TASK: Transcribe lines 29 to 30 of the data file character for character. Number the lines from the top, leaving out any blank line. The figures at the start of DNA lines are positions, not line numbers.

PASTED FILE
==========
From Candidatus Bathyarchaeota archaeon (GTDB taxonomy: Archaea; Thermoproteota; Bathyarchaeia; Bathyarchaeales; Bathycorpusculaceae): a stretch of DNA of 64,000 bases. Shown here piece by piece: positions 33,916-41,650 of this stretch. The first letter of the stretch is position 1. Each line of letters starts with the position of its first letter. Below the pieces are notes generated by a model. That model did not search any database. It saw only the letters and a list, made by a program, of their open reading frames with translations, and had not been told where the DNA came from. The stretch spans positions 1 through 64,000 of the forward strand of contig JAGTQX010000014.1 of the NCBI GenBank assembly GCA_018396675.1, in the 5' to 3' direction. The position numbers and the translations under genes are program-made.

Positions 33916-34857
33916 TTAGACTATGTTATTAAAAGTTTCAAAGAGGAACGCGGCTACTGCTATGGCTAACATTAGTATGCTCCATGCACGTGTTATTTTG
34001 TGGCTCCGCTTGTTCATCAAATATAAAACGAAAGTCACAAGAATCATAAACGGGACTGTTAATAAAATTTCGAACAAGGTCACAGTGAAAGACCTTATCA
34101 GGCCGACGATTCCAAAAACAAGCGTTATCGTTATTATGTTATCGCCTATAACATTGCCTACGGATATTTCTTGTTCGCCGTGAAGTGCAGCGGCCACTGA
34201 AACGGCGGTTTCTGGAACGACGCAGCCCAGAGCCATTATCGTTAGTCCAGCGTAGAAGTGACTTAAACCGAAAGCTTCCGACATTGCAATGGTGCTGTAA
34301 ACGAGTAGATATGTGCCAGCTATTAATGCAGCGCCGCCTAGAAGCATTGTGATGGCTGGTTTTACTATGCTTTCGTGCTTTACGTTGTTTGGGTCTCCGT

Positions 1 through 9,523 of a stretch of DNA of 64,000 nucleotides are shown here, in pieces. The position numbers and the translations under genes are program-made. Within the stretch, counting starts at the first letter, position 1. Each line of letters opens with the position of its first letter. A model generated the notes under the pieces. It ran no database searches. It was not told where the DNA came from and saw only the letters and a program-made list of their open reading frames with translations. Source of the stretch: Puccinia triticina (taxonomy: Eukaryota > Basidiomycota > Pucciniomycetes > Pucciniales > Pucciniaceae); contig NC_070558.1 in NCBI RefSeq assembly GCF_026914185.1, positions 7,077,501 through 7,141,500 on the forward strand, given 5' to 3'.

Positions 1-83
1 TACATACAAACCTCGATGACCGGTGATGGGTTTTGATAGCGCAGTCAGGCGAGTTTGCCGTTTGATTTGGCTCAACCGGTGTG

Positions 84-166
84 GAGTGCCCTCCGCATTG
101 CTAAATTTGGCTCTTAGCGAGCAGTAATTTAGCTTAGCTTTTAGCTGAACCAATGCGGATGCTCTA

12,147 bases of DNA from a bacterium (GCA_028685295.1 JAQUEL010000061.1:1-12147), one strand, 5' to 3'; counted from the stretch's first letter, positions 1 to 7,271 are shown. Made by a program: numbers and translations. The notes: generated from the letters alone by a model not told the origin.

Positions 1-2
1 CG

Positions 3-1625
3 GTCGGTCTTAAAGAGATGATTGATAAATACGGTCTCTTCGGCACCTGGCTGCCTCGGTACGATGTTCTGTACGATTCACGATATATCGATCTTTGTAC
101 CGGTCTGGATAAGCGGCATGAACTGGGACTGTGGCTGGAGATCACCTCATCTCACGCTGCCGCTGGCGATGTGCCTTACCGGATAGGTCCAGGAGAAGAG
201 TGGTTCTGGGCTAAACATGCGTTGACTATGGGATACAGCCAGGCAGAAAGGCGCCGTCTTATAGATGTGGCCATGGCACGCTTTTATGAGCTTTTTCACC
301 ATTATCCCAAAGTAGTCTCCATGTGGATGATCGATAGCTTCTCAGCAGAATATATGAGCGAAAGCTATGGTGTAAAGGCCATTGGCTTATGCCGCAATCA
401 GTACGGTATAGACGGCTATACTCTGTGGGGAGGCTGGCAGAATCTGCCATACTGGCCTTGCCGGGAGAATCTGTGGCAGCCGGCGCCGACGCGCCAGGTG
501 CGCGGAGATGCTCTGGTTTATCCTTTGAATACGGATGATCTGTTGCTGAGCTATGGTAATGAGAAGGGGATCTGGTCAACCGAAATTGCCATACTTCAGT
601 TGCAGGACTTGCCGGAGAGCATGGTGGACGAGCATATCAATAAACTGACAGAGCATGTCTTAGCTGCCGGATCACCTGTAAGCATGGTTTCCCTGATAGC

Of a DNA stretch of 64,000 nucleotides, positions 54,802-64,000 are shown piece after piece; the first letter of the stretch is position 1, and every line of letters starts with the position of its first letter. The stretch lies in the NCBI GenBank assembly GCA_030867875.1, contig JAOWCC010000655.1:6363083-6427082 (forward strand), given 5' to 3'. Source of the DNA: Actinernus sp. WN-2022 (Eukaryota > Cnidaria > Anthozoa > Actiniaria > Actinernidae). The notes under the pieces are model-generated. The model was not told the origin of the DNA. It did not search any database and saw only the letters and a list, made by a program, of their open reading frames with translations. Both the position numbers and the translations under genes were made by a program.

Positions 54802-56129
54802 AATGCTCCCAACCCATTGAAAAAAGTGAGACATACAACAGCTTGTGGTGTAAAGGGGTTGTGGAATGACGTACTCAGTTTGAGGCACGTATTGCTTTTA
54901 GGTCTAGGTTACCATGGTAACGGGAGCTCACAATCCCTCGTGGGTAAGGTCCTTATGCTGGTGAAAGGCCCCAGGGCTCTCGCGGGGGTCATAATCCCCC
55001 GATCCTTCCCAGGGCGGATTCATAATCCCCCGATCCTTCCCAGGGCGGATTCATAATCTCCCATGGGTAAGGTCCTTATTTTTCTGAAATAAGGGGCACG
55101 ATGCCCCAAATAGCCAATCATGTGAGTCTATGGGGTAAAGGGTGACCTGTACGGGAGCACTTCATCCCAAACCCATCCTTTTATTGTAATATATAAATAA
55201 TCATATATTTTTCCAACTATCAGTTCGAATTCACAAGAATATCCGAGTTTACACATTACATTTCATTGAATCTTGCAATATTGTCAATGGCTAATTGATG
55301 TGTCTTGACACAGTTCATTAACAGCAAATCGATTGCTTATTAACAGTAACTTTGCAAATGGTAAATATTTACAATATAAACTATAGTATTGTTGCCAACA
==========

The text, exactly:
55001 GATCCTTCCCAGGGCGGATTCATAATCCCCCGATCCTTCCCAGGGCGGATTCATAATCTCCCATGGGTAAGGTCCTTATTTTTCTGAAATAAGGGGCACG
55101 ATGCCCCAAATAGCCAATCATGTGAGTCTATGGGGTAAAGGGTGACCTGTACGGGAGCACTTCATCCCAAACCCATCCTTTTATTGTAATATATAAATAA